• “For some children, under some conditions, some television is harmful. For other children, under the same conditions, or for the same children under other conditions, it may be beneficial. For most children, under most conditions, most television is probably neither particularly harmful nor particularly beneficial” I think it’s almost comical how little this conclusion says. But after four decades of vigorous research, this is all anyone could claim to conclude on the topic. Even if a study has strong correlations, it is difficult to imagine that little aggression observed in experimental settings could be extrapolated to acts of incredible violence like the kind we saw in the cases of columbine high school or Virginia Tech. The researchers’ attempt to prove and discuss this CAUSATION is a failed one.
  • With help from a professor, I came across a famous cross-cultural study done by a Swedish psychiatrist Kutchinsky, dealing specifically with sexual violence. Kutchinsky kept track of rape and attempted rape during the period from 1964 to 1984 during which the availability of pornography including the violent and sadist kinds became readily available and accessible for the first time in the history of West Germany. The suggestion was that if violent pornography causes rape, this sudden availability of violent pornography should definitely influence the rate of rape attempts.But the results you can see here of West Germany shows that, while the rate of non-sexual aggravated assault goes up consistently, rape or sex crimes stays where it is during this period of time, as you can see. The rate of sex crimes actually decreases a bit. Kutchinsky then concludes from his findings that
  • “the link between rape and pornography is more than weak. And our knowledge about the contents, the uses and the users of pornography suggests that pornography does not represent a blueprint for rape, but is an aphrodisiac, that is, food for the sexual fantasy of persons who like to masturbate.” While looking at this particular study, one word caught my eyes in particular. FANTASY. Pornography is food for the sexual fantasies, a way to satisfy a person’s desire for sexual fulfillment – It is possible that the link between violence in media and real violence can be understood similarly.
  • Fantasy, as the iconic psychologist Sigmund Freud defines, is any product of imagination. This would include anything creative, like Grey’s Anatomy, Lord of the Rings, Harry Potter, Justin Timberlake, William Blake, et cetera.
  • In the place outside of our heads – which we generalize as “reality” – the world is out of our control and is full of miseries. We are rather powerless in reality. Inside our daydreams, however, we are omnipotent; there is no limit to what we can create and do in our heads. We can find sanctuary in our heads, where all our wishes are fulfilled even when the reality fails us.
  • In this way, fantasy, conjured up by books, movies, games, television, internet, and drugs provides an escape from the often unhappy reality.
  • This kind of psychological escapism is most visibly observed in children. Kids are highly encouraged to indulge in inconsequential fantasies like Santa Clause and are often sheltered from the ugly sides of reality. But by keeping its young blissfully unaware of the harshness of reality, the society breeds escapists.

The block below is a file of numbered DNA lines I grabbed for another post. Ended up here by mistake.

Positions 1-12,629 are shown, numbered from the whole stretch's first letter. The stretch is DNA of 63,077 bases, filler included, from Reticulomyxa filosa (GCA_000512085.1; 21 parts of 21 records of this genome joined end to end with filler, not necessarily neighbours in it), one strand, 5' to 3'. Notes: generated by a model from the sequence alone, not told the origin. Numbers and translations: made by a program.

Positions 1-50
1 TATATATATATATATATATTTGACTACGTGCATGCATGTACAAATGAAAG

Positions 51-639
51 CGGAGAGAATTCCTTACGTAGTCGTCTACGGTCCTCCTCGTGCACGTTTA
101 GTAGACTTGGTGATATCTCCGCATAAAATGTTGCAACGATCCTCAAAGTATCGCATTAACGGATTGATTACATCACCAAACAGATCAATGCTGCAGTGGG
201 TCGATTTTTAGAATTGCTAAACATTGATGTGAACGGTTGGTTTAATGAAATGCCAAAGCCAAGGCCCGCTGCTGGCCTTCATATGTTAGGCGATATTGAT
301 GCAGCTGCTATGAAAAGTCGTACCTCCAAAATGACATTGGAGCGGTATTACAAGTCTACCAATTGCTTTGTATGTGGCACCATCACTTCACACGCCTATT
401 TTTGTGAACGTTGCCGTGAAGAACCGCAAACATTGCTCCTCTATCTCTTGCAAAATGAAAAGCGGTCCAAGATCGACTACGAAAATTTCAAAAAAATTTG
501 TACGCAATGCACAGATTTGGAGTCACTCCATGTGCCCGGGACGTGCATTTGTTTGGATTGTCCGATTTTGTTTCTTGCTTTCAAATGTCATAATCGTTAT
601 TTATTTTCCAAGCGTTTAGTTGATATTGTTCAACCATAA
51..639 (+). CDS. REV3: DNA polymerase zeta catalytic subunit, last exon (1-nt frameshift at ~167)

• A child that is unprepared to make a transition from the ignorant bliss of childhood to the challenges of adulthood is inclined to become more and more dependent on fantasies, even when it is time for them to finally become independent of it. So when challenged by the cruel reality, the youth, who is so accustomed to running away, would retreat further into books, movies, games, and drug-induced oblivion. Although fantasizing can be therapeutic and creative in moderation, when one is hopelessly ill-equipped to deal with the obstacles of real life, it has a potential to escalate into devastating consequences, as seen in the case of Klebold, Harris, and Cho.
  • If we take a look at this frightening excerpt from Harris’s notes, he is clearly indulging in a violent fantasy to escape the constant victimization and feelings of impotence in school and life in general.
  • SeungHui Cho, who is described in this article to be extremely quiet, mumbly, and essentially voiceless, wrote a play in which the main character says everything that is on his mind, disturbing, violent or otherwise. Again, Cho is finds himself potent in fantasy, while being helpless and victimized in reality.He also pretended to have an imaginary supermodel girlfriend from outer space called "Jelly" to escape his constant solitude and lack of a dating life. These are simply extreme versions of things we write in diaries, prose, poetry, etc. which we usually consider to be harmless or therapeutic - everyone, like these boys, watch violent movies and play violent games (a little too much at times, even), finding sanctuary in fantasy. But to these weak and miserable mass murderers, fantasy was not harmless or therapeutic vacation away from their misery and impotence – it became something more than that.
  • It became a fuel for their hatred towards reality. Human weakness is capable of turning anything into a vice (toenail clippers). Their escapism was excessive. Obsessed with their internal world and the media that gave them the satisfaction the reality didn’t offer, and cornered by the difficulties of adulthood that they were not ready for, they chose to antagonize reality. The world in fantasies is right and good, and the reality is wrong and evil and must be destroyed. They went on a war against reality, trying to destroy it and refusing to live in it. They wanted to escape the reality by imitating the violent fantasies: the way they dressed for the kill, the choice of weapons, videotaped and written manifestos, fancy ideologies they claimed to kill by (point out pictures) - these things are right out of the fantasies they indulged in. They were delusional.